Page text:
4 Sept. 2020: Feedback from readers

Burnham Press, the publishers of Mary Hardy and her World, report on feedback from appreciative readers of the volumes. It is now a little over four months since publication day.

As with The Diary of Mary Hardy, which Burnham Press published in 2013, the very great majority of readers are choosing to buy all four volumes—thus taking advantage of the reduced price for the set. As a result reviews on Amazon.co.uk appear principally under the four-volume sets and not under individual volumes.

Here are some of the comments sent so far to Burnham Press and the author Margaret Bird. These reactions are distinct from the full-scale reviews, published in printed journals, which are accessed separately on this website.

Readers’ names are omitted here. Many of those invited to the book launch bought pre-publication copies, which explains the early dates of some of the comments.

Beautiful and readable

3 Sept.  “The books are so packed with interesting chapters I can’t put them down. I keep going from one volume to another reading individual parts . . . The books are wonderful: the research and connections, the varied subjects covered in such detail; really I cannot put into words how beautiful the books are – and so readable as well.”

16 Aug.  “I now have the four new volumes of your great work. I am bowled over by the work you have done and the quality of the books; . . . such research, such details, and such rewarding reading. I am loving it.”

A woman’s diary brought to life

24 June  “The account of Trades and Professions [in Volume 3] is very interesting. I noted the detail that, although women would have contributed to the family trades, ‘official documents . . . tend to mask female input.’ Perhaps this tells us, in a nutshell, why your work bringing to life this woman’s diary is so important . . . All the photos and illustrations are beautifully laid out – thoughtfully positioned and well balanced.”

A stupendous achievement

14 June  “The range of your scholarship, and its up-to-dateness, is most impressive. I thought that I was pretty well up on late 18th and early 19th century social history, but I learned a lot from you. To have edited the diary would have been a great contribution to scholarship, but producing four such extensive companion volumes, with exhaustive indexes, is a stupendous achievement. It’s the equivalent of several doctoral theses . . . You have shown how much insight can be gained into how people led their lives, and how society worked. I am filled with admiration for all the research you have done, and marshalled it into an accessible form, with a very interesting format.”

28 May  “The book [Volume 3] is full of fascinating material about the churches round here [in north Norfolk] – and anecdotes about some of the characters. I had no idea about the phenomenon of roving preachers, for example.”

Insight into children’s lives

17 May  “The illustrations, layout and presentation of the book [Volume 1] are stunning, especially the colour plates. It is a joy to delve into! . . . So far I have particularly enjoyed reading Chapter 5 ‘Nurturing children’ and Chapter 6 ‘Pupils’. What an amazing insight into the lives of children at the time.”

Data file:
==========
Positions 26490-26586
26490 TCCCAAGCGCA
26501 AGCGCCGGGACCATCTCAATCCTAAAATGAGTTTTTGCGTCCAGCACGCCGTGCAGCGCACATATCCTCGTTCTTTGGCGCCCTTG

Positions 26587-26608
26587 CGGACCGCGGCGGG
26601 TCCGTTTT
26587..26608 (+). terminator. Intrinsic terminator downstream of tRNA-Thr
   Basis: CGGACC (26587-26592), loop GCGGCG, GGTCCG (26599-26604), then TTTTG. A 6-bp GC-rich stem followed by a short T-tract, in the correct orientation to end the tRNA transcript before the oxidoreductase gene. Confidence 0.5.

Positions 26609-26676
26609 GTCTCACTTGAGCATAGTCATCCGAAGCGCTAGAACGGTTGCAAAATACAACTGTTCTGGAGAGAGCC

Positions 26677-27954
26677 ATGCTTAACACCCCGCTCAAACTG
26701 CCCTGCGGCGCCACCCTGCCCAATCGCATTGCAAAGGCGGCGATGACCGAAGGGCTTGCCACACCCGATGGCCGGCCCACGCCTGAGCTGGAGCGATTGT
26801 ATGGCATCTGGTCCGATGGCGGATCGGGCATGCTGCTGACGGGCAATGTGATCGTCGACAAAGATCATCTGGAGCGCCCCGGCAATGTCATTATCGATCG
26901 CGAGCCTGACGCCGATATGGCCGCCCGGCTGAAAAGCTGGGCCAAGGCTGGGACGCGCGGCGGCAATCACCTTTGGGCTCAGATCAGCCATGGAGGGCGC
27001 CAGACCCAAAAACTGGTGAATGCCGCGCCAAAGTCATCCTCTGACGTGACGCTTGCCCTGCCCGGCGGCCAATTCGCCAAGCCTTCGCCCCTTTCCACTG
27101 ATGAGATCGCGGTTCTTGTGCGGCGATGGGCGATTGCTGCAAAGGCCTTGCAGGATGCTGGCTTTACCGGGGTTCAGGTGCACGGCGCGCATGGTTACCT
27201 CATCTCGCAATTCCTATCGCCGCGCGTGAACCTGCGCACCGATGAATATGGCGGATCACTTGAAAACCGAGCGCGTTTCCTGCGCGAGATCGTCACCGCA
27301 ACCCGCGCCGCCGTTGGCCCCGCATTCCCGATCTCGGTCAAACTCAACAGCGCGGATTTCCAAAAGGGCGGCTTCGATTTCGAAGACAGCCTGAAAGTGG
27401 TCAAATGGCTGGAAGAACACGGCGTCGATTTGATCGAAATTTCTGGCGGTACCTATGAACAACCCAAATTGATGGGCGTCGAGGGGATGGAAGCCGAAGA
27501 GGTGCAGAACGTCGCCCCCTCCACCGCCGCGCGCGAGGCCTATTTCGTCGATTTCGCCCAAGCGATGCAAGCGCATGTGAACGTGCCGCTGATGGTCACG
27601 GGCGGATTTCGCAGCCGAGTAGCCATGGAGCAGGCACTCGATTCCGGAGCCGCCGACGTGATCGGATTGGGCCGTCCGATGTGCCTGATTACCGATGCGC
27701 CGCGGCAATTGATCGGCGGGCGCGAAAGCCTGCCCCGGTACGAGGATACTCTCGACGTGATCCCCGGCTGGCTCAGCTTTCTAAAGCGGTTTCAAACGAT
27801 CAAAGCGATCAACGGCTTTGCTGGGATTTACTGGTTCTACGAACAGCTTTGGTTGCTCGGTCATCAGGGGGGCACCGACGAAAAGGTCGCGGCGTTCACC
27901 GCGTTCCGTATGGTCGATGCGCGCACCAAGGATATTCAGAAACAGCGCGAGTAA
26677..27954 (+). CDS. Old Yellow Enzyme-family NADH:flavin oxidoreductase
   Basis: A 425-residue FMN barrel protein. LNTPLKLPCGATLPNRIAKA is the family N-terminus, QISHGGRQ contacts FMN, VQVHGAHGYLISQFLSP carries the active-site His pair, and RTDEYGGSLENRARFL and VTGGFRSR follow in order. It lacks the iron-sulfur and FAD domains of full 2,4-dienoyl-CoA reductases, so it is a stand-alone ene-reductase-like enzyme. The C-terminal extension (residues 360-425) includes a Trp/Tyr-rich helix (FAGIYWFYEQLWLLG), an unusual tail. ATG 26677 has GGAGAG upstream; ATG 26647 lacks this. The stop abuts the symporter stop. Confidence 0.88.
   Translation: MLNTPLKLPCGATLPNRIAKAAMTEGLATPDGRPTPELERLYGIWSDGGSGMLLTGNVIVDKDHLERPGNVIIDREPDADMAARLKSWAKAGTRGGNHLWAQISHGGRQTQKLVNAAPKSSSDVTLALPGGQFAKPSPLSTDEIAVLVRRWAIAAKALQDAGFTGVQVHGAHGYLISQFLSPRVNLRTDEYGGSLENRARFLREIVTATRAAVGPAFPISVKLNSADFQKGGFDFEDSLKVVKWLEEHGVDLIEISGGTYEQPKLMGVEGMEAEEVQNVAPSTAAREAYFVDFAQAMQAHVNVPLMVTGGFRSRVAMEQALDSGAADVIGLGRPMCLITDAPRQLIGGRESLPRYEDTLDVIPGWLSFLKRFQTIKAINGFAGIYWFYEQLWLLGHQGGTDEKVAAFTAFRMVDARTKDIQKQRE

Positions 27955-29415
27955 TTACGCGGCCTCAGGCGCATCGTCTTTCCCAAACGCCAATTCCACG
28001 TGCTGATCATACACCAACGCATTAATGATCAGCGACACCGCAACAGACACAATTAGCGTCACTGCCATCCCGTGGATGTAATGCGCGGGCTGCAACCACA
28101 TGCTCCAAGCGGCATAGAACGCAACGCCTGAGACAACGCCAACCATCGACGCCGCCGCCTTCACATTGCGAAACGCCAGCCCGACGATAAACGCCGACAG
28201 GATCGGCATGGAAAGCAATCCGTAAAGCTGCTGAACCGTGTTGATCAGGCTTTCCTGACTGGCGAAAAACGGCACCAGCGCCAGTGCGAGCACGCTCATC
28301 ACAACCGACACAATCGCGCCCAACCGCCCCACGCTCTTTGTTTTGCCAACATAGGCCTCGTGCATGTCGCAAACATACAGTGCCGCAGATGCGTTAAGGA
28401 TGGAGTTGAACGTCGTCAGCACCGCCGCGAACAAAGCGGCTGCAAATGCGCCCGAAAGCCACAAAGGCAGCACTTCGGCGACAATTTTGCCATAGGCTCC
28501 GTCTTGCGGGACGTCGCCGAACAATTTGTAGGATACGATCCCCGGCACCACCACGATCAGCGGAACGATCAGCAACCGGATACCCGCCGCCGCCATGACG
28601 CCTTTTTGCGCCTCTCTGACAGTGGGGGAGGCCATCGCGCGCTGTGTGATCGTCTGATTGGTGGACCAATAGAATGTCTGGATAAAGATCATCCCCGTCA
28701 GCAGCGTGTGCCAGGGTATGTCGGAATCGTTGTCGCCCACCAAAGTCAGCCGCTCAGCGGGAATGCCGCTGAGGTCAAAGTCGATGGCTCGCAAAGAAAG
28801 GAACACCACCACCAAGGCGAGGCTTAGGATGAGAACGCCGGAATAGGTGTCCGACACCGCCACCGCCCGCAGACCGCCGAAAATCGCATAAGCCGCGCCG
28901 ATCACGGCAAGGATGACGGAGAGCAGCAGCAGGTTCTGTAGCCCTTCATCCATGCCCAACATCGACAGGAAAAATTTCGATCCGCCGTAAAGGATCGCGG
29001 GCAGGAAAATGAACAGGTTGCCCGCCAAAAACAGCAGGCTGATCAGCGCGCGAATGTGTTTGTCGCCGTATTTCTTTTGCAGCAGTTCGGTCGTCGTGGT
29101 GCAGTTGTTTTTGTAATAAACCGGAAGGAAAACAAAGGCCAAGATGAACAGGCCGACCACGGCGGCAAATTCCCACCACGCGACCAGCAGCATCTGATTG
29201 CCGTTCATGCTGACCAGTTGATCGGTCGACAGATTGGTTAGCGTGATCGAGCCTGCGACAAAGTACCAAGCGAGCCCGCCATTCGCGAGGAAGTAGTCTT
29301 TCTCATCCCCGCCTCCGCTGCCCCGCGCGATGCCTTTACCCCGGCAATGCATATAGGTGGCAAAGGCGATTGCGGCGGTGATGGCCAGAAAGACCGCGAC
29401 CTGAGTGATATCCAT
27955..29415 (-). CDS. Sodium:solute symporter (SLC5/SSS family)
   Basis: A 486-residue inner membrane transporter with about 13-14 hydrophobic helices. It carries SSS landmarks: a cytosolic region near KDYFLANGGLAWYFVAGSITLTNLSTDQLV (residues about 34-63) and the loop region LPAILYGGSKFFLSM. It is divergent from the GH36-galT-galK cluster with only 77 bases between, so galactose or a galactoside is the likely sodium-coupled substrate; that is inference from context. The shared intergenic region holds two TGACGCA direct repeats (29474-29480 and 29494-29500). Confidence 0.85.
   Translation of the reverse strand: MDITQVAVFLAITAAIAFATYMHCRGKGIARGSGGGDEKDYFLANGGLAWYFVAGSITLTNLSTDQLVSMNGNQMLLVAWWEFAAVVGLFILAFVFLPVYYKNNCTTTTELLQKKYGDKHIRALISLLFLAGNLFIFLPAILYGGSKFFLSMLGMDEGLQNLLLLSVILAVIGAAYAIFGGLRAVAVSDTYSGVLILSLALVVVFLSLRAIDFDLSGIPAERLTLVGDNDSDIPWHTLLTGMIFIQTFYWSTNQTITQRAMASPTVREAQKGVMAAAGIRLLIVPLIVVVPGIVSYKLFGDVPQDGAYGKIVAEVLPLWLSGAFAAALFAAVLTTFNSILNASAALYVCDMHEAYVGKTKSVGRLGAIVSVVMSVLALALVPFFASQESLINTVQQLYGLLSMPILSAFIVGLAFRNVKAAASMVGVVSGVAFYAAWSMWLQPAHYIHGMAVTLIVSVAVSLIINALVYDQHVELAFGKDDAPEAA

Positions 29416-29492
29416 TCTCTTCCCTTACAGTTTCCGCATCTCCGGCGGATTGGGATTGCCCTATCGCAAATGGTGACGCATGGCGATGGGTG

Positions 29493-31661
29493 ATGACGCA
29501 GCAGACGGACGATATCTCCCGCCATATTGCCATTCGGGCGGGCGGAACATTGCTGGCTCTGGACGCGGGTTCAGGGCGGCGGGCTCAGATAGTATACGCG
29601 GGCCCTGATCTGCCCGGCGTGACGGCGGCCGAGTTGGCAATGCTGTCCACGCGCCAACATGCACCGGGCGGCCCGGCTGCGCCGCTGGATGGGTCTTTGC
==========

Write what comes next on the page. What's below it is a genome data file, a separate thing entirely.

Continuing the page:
7 May  “I am absolutely staggered by the amount of work and care that has gone into this [the four volumes] . . . I have started with the section on the sea, which is fascinating. The whole project is an astounding piece of work and also beautifully laid out.”

Wagnerian in scale and execution

23 Apr.  “The four volumes are truly and aptly Wagnerian in scale and execution.”

21 Apr.  “The contents are so rich and enjoyable that it will take ages to take it all in . . . I soon turned to the index and its fascinating byways, eg the entry for ‘ink’.”

The quality of the printing

19 Apr.  “I am about 200 pages into Volume 1. I read it when I go to bed. It took me about 75 pages to get into the rhythm of it, but now I am enjoying it very much. There is so much to admire, I don’t know where to start . . . The quality of the printing is first class.”

19 Apr.  “We listened to your excellent interview this morning on BBC Radio Norfolk. I have been reading the new book [Volume 1]; every page is a revelation.”

A work of art

10 Apr.  “As a slow reader it will take me a long time to read it fully [Volume 4], but I will start with the ‘Civilians at War’ chapter. I have scanned through it all and it really is a work of art, as well as a great historical work, and I find it a pleasure to handle.”

There is nothing quite like this

26 Mar.  “What an awesome achievement . . . There is nothing quite like this [Volume 2], telling the detailed story of the growth of a brewery in that period.”

16 Mar.  “The books are an incredible legacy.  We have been delving into Volumes 2 and 4, for the chapters on brewing and the sea, and enjoying them enormously, as they are producing many lively discussions . . . I am sure many people will have enormous pleasure following your explorations of the Hardys.”

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Margaret Bird

Margaret Bird in 2016

The editor and author of the Mary Hardy volumes

You can read about the historian Margaret Bird on the link above

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